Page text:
Turkish President Recep Tayyip Erdogan, who has backed down from threatening to expel ten Western ambassadors, including the United States, said Wednesday he hopes to meet with US President Joe Biden next week in Glasgow.
Relations between the two countries and the two heads of state remain strained, in particular because of Ankara’s purchase of a Russian weapons system despite belonging to the Atlantic Alliance.
“It looks like we will meet in Glasgow rather than Rome,” Erdogan told the Turkish press as he returned by air from Azerbaijan.
The Turkish head of state is preparing to attend two major international meetings at the end of the week, the summit of the 20 most industrialized countries in the world (G20) starting on Saturday in Rome, followed by the United Nations summit on climate change (COP26 ) from Sunday in Glasgow, Scotland.
“The program in Rome and Glasgow seems to have changed,” said the Turkish president, who had planned to have a bilateral meeting with the White House resident on the sidelines of the G20.
The two leaders met in person in June, on the sidelines of NATO’s annual summit. By the way, Mr. Biden did not receive Mr. Erdogan, as he had hoped, in September, when he attended the UN General Assembly in New York.
The Turkish president on Monday canceled the expulsion of ten Western ambassadors he had ordered – from the United States, Canada, France, Germany, Finland, Denmark, the Netherlands, Norway, Sweden and New Zealand.
The ten diplomats publicly intervened on October 18 in favor of mystic and businessman Osman Kavala, who has been imprisoned for four years without being convicted, calling for a “fair and speedy settlement” of the case.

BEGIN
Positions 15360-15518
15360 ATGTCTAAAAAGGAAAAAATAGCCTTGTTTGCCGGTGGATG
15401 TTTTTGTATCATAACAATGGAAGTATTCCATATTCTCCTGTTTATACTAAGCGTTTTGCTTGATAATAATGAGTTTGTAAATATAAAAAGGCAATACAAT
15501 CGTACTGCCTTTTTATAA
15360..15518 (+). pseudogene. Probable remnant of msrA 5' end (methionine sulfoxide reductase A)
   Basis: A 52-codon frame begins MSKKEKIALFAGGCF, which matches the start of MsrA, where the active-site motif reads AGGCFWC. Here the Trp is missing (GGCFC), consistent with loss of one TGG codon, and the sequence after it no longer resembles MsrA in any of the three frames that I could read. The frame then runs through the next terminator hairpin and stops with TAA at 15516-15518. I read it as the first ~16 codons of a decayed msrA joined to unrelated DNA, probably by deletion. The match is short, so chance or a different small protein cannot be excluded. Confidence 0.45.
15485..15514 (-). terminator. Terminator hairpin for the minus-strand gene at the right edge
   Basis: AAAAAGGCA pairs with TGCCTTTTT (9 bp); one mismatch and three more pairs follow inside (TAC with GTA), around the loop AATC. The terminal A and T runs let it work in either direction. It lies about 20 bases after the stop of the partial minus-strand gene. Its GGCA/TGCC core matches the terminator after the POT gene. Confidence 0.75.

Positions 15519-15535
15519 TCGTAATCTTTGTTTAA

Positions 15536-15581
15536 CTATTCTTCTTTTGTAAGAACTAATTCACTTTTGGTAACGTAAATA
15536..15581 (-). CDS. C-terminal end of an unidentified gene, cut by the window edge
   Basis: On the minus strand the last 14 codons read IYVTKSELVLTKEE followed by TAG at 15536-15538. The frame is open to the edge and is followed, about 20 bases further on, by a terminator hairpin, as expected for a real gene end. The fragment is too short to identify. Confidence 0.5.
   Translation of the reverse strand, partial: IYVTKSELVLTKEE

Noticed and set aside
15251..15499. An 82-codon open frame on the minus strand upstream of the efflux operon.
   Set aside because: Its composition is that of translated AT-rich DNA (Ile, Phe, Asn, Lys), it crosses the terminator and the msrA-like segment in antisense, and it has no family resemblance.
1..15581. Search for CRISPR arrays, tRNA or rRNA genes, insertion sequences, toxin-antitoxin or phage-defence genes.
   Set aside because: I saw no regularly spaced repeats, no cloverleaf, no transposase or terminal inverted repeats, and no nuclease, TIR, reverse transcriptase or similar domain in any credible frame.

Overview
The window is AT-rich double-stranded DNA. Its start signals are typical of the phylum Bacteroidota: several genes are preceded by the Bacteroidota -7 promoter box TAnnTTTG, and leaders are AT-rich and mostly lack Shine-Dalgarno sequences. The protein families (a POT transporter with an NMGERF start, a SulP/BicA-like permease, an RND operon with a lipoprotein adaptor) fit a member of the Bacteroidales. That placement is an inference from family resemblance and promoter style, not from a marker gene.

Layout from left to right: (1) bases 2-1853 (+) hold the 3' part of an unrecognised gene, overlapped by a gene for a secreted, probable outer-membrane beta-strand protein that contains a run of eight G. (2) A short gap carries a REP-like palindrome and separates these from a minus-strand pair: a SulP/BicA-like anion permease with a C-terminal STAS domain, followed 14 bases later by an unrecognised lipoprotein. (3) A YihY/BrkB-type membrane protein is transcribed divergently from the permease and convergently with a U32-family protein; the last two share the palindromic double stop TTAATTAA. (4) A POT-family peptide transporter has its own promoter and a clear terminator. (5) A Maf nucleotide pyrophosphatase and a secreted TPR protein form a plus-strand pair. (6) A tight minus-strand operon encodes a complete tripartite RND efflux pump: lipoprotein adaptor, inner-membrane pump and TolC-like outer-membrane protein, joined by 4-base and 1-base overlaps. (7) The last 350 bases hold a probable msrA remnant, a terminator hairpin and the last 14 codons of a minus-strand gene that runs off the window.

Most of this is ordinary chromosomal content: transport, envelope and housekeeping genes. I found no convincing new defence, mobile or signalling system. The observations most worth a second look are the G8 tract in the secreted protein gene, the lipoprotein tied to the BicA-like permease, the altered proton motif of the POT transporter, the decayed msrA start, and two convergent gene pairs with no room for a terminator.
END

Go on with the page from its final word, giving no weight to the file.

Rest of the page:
It was an “indecent” initiative, a “huge insult”, according to the head of the Turkish state.
Mr Erdogan reversed the decision following a statement from the US embassy, which was reproduced virtually unchanged by the other protagonists, in which he vowed to abide by the terms of the Vienna Convention, which governs diplomatic relations and prohibits interference in the internal affairs of others.
“The first announcement was made by the United States. “This case is over,” he confirmed yesterday, Wednesday.
For many observers, however, it was mainly a “distraction” attempt, as Turkey remained gripped by a severe economic crisis, with inflation reaching 20% and the Turkish currency losing another 25% of its value against the US dollar. from the beginning of the year.
Ankara’s dispute with Washington over the Russian S-400 anti-aircraft system and the consequent cancellation of the contract for the purchase of US F-35 fighter jets from Turkey ($ 1.4 billion) remains unresolved.
Mr. Erdogan hopes that instead of the F-35s, the United States will sell to Turkey F-16 fighter jets and modernization packages that it already has in its Air Force fleet. However, US lawmakers are reacting.
A Pentagon staffer who assisted in compiling the report, Lt. Col. Anton Semelroth, said a US Department of Defense delegation had arrived in Ankara yesterday to “settle the dispute” between the two countries over the F-35s.
Stressing that Ankara’s exclusion from the state-of-the-art stealth fighter construction program was “finalized on September 23rd”, the spokesman assured that the talks were “productive” and that the delegations would meet again in Washington in the coming months.